While driving down the highway, I discovered my creative driver. There it was, in the eastbound lanes, directly across the median from the plastic bottle of urine that’s spent six+ months fermenting in the sun. The location is purely coincidental, of course. Yes, I’ve been pissed off at times but never into a container discarded out the window.
Hold on a moment … [David looks up and smiles/nods knowingly/wisely] … Whew! That was close. I almost had to envision my core competency and streamline it in triplicate.
Where were we? Ah, yes. The interview. Savages guitarist Gemma Thompson talked about approaching her guitar not as a rule-bound instrument but as a tool that might make the kind of noise she wants it to make. Rules – chords, scales, tunings – were only accidentally complied with and did not guide composition and performance. That doesn’t mean the ‘rules’ are irrelevant, they’re just not as relevant for creative expression. The resulting product will be good or bad depending on how the music follows these rules and when it departs. It’s creation-first, compliance-by-accident. That’s pretty f___ing cool!
Don’t get me wrong, rules are great. They’ve evolved, for the most part, because they work by defining boundaries that contain most of what’s good … and lots of what’s bad, too. But, staying inside the lines is production, not necessarily creativity. These rules do grant the creative person a set of tools that speed the creative process. If I look at my guitar with no preconceived rules for how it works, I may have acquired an expensive cutting board, an inefficient storage system, or a malfunctioning boomerang.
… (smile and nod break) …
But, if I’m stuck on following rules, I’d rarely be able to start a sentence with ‘but’ or have sentences without a verb. Not one. I’d spend much more time diagramming sentences and much less time just writing them. Heck, I’d give up on writing! Without rules for a guitar, I would never be able to reach my level of minimal skill such that I can effectively ignore the rules. If I want to write something around an A major and a B-flat major chord, I can do it. If I want to use one scale when ascending and another descending I can do that, too. If I want to accidentally create a chord combining D-major and D-minor, I can. But it doesn’t always work.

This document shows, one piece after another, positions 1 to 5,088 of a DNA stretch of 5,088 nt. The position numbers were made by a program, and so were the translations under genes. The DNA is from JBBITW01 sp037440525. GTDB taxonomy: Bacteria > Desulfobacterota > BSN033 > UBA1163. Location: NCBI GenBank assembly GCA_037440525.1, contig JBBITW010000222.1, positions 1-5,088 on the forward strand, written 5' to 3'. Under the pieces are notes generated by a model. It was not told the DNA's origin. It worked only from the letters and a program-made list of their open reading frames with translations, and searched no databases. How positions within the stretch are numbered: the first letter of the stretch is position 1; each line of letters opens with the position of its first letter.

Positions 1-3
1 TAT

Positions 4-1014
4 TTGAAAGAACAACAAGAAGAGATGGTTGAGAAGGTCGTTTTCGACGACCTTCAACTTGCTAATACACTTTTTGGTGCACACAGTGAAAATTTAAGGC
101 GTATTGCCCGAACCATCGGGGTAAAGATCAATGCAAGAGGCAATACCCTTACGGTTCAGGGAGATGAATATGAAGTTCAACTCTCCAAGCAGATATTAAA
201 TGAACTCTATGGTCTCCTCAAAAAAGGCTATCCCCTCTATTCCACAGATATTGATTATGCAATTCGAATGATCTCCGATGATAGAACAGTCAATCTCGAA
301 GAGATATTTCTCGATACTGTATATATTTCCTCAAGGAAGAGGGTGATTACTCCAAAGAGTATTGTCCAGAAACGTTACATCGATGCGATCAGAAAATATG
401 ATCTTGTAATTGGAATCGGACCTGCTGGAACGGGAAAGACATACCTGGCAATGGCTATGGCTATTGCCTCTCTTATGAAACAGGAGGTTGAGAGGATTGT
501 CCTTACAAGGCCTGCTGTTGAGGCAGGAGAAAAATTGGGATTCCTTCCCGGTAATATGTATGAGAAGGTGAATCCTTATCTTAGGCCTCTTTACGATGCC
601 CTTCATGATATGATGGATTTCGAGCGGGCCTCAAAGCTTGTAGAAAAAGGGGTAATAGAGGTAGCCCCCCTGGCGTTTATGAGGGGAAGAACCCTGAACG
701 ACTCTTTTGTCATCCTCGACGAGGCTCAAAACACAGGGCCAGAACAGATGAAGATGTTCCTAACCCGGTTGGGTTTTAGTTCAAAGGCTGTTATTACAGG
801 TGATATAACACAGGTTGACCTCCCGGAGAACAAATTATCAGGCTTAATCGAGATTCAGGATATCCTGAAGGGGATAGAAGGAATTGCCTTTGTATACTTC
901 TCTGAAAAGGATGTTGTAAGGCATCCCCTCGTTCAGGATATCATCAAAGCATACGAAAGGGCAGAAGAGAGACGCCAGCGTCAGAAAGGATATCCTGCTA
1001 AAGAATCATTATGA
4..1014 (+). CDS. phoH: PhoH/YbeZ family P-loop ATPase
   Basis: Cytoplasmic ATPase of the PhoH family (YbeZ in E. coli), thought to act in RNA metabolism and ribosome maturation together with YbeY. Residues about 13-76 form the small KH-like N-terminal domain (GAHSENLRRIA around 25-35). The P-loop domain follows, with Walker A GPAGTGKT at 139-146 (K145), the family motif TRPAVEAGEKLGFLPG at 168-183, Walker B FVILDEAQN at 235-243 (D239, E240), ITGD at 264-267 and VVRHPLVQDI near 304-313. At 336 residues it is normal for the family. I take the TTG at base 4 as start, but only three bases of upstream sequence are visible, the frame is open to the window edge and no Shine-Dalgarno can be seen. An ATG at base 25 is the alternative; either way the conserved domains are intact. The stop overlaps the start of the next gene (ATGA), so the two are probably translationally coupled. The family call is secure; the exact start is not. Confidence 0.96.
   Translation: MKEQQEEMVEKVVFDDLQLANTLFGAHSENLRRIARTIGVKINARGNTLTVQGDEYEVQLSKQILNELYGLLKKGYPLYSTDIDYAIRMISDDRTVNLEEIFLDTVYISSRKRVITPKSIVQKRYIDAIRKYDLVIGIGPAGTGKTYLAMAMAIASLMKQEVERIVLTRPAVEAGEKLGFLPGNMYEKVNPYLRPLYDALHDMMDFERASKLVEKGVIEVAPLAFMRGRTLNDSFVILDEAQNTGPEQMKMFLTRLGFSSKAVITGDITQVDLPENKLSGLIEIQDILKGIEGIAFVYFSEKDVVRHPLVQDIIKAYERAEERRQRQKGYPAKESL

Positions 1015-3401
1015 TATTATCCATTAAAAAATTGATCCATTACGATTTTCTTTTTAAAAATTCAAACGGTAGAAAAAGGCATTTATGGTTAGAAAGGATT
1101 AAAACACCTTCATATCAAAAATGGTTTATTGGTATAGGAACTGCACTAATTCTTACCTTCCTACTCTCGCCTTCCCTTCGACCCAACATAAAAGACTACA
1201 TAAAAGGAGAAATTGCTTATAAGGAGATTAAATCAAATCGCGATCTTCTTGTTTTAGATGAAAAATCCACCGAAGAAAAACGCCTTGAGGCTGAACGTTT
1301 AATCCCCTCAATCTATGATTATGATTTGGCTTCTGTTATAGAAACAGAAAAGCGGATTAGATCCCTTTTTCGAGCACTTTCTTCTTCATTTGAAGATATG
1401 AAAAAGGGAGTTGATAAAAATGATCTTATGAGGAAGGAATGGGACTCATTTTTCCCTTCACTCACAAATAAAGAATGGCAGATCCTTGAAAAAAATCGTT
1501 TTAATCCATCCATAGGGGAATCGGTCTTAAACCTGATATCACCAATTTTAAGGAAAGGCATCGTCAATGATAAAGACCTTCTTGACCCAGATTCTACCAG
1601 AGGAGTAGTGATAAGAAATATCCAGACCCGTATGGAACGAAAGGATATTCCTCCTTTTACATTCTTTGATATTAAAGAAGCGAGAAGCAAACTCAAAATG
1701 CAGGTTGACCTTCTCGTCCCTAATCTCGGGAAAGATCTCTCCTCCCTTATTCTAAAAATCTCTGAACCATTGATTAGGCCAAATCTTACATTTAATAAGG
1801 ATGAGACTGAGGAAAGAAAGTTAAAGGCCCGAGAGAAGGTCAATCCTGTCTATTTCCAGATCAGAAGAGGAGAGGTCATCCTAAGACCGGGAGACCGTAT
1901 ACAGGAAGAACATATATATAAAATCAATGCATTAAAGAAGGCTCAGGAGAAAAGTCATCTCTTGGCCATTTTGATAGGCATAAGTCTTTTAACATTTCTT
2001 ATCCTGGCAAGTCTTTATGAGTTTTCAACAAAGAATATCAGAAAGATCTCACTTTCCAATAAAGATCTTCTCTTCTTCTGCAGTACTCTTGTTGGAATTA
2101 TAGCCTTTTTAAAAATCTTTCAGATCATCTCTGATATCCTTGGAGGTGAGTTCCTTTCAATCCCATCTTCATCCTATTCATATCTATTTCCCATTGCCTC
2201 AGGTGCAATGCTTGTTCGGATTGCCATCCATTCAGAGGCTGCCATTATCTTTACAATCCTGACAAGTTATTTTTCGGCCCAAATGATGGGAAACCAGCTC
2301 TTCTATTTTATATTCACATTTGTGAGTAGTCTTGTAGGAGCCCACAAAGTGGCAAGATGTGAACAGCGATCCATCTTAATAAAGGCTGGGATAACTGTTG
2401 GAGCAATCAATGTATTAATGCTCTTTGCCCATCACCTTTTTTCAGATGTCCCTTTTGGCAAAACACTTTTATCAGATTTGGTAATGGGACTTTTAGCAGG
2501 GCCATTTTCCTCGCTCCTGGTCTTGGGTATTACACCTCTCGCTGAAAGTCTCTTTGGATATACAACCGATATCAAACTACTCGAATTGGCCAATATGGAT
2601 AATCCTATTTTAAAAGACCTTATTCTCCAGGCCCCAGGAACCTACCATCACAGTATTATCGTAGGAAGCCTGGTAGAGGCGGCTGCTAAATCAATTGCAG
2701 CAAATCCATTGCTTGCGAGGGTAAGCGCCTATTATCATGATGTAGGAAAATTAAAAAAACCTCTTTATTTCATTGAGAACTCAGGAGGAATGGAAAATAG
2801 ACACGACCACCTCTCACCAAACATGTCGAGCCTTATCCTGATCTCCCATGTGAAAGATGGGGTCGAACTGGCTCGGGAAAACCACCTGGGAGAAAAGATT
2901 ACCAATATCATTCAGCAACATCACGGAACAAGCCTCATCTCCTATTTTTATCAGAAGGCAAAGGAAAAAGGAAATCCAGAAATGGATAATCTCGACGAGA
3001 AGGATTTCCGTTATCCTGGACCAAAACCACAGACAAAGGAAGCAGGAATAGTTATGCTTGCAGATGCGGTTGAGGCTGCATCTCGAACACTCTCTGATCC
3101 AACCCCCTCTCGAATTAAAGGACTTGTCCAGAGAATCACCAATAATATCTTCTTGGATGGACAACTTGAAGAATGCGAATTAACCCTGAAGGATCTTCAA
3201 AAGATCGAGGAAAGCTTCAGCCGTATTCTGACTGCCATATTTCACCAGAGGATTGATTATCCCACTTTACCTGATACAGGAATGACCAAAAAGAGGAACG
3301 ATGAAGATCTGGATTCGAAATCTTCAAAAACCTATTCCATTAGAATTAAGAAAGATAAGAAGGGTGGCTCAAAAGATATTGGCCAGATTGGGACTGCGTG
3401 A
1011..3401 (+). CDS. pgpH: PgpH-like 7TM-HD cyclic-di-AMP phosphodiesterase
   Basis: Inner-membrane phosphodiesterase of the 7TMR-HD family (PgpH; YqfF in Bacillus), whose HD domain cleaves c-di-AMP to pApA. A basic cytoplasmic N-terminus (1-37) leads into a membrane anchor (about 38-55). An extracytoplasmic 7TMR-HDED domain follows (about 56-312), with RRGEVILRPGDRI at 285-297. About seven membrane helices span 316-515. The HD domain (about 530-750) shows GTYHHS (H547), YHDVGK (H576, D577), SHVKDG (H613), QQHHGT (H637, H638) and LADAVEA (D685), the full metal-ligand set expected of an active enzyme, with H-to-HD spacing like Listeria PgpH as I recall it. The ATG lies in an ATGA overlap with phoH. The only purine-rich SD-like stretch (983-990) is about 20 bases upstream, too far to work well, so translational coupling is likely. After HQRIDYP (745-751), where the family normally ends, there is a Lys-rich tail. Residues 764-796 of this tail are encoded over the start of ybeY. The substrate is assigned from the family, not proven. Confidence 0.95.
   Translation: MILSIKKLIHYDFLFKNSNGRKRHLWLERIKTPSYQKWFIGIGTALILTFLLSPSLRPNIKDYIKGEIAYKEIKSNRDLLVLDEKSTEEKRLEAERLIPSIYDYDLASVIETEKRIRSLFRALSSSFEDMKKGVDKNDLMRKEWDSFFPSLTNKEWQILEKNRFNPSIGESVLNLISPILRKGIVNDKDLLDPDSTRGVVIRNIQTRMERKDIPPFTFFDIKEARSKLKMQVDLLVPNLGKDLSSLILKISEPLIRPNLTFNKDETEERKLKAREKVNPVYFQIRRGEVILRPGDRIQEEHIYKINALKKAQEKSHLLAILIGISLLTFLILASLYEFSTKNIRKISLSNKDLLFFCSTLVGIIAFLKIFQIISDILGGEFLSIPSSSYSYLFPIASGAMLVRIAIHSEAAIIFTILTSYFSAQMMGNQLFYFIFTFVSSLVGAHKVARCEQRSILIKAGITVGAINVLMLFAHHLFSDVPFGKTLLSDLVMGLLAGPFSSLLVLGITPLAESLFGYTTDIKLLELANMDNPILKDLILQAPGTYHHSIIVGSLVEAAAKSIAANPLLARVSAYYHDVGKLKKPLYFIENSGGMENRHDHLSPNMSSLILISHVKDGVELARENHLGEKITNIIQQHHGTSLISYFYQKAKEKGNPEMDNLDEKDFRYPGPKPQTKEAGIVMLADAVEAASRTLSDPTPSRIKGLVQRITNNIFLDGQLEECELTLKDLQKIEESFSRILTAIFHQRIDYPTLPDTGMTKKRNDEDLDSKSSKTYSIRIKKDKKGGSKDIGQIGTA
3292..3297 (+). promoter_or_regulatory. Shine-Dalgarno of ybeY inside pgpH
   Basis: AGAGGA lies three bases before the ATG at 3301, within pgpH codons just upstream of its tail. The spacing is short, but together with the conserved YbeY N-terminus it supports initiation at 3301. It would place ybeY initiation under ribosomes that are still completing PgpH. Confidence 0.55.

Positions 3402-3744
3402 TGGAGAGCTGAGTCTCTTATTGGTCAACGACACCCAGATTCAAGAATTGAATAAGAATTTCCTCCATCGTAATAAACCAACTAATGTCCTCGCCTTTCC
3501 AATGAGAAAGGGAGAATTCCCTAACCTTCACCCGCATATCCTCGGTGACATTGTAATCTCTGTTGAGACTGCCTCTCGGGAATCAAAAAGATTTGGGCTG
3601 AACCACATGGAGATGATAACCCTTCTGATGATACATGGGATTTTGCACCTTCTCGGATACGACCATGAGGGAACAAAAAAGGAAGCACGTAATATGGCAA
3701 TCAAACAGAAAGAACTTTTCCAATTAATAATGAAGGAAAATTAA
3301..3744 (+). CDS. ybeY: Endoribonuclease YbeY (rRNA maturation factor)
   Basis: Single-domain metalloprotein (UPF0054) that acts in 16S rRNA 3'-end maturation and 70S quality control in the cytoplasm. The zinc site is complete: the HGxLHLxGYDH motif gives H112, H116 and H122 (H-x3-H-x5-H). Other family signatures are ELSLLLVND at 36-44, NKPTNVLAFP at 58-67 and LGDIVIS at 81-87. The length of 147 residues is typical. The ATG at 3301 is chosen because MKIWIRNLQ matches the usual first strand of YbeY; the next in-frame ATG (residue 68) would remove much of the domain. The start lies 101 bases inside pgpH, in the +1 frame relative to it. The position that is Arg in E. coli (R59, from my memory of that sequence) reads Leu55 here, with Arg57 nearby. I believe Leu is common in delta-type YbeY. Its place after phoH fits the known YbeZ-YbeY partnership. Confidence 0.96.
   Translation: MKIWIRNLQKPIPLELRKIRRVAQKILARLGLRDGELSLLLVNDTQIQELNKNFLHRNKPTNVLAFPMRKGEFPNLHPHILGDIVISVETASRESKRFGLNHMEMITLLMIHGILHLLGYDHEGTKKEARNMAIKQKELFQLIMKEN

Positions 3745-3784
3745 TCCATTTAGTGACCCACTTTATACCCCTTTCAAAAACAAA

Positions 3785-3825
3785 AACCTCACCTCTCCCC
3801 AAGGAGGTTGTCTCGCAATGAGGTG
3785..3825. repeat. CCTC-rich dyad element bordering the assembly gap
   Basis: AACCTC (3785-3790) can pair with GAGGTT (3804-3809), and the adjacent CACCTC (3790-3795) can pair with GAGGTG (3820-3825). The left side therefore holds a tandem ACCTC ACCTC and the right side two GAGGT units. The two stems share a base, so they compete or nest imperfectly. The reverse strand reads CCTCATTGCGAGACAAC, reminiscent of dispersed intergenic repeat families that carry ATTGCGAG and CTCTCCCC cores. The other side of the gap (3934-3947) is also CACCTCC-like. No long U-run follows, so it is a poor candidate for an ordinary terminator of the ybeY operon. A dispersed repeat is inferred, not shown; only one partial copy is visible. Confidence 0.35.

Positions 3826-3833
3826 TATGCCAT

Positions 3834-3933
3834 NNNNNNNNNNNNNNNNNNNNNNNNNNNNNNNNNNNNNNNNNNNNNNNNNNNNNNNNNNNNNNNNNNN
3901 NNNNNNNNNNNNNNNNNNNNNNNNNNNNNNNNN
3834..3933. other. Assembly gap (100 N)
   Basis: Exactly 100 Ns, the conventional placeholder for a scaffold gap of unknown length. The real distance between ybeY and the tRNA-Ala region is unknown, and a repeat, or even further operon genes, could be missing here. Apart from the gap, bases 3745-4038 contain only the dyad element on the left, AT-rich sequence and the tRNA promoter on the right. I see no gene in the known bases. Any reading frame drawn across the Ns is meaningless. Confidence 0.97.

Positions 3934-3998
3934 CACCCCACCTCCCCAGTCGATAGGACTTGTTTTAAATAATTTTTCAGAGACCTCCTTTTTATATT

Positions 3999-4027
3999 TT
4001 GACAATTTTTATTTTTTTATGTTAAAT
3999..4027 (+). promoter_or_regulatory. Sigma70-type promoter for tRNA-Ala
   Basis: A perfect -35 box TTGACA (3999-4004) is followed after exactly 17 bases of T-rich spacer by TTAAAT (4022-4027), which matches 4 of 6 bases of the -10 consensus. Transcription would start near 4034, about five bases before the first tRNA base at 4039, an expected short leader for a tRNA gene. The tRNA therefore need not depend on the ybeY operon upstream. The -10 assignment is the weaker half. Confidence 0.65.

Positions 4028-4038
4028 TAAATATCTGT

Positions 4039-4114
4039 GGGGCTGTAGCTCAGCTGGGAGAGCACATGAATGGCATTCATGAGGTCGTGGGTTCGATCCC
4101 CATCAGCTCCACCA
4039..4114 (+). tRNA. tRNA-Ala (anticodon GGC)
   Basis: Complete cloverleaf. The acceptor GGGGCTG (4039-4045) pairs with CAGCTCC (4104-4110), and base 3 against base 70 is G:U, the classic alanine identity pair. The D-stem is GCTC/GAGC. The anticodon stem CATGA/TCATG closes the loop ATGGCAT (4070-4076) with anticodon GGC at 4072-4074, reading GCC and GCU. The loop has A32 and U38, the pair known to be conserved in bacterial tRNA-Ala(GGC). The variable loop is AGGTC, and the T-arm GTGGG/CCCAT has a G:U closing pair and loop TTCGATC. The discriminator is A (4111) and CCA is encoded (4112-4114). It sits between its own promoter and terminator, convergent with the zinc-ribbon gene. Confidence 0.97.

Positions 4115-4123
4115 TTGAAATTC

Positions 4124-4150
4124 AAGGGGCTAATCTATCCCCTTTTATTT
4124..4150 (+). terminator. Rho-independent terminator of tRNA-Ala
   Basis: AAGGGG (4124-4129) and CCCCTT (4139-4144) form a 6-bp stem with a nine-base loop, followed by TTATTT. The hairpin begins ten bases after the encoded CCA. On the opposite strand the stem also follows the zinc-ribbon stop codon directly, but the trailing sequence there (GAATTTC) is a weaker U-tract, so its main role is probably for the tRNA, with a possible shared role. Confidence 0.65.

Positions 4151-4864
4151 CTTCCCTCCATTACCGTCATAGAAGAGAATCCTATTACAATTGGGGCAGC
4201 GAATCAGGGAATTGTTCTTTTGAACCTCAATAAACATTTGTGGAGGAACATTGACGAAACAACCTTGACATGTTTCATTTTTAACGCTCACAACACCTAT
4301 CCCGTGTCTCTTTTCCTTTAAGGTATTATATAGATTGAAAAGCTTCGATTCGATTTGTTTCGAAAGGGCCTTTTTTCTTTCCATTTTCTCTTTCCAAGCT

My own creative expression, musical or textual (writable?) starts as an expression of emotion: amusement, angst, boredom, anger, or something else (is happiness an emotion?). Through my work, I have a lot of experience writing about complicated things for technical or non-technical audiences. There are lots of rules and little room for deviation. A scientific article about tobacco cessation need not go back to Columbus and Sir Walter Raleigh although it was a lot more fun! That background in rules gives me an advantage because I have an experience gluing words together in large sentences that convey something (I hope). Here and now, I don’t think about the rules, I just write (or tap on tiny screens, like now). I write as I talk although I’m not sure if I use parentheses while speaking. I should. Come to think of it, I will. But first, I have to smile and nod some more.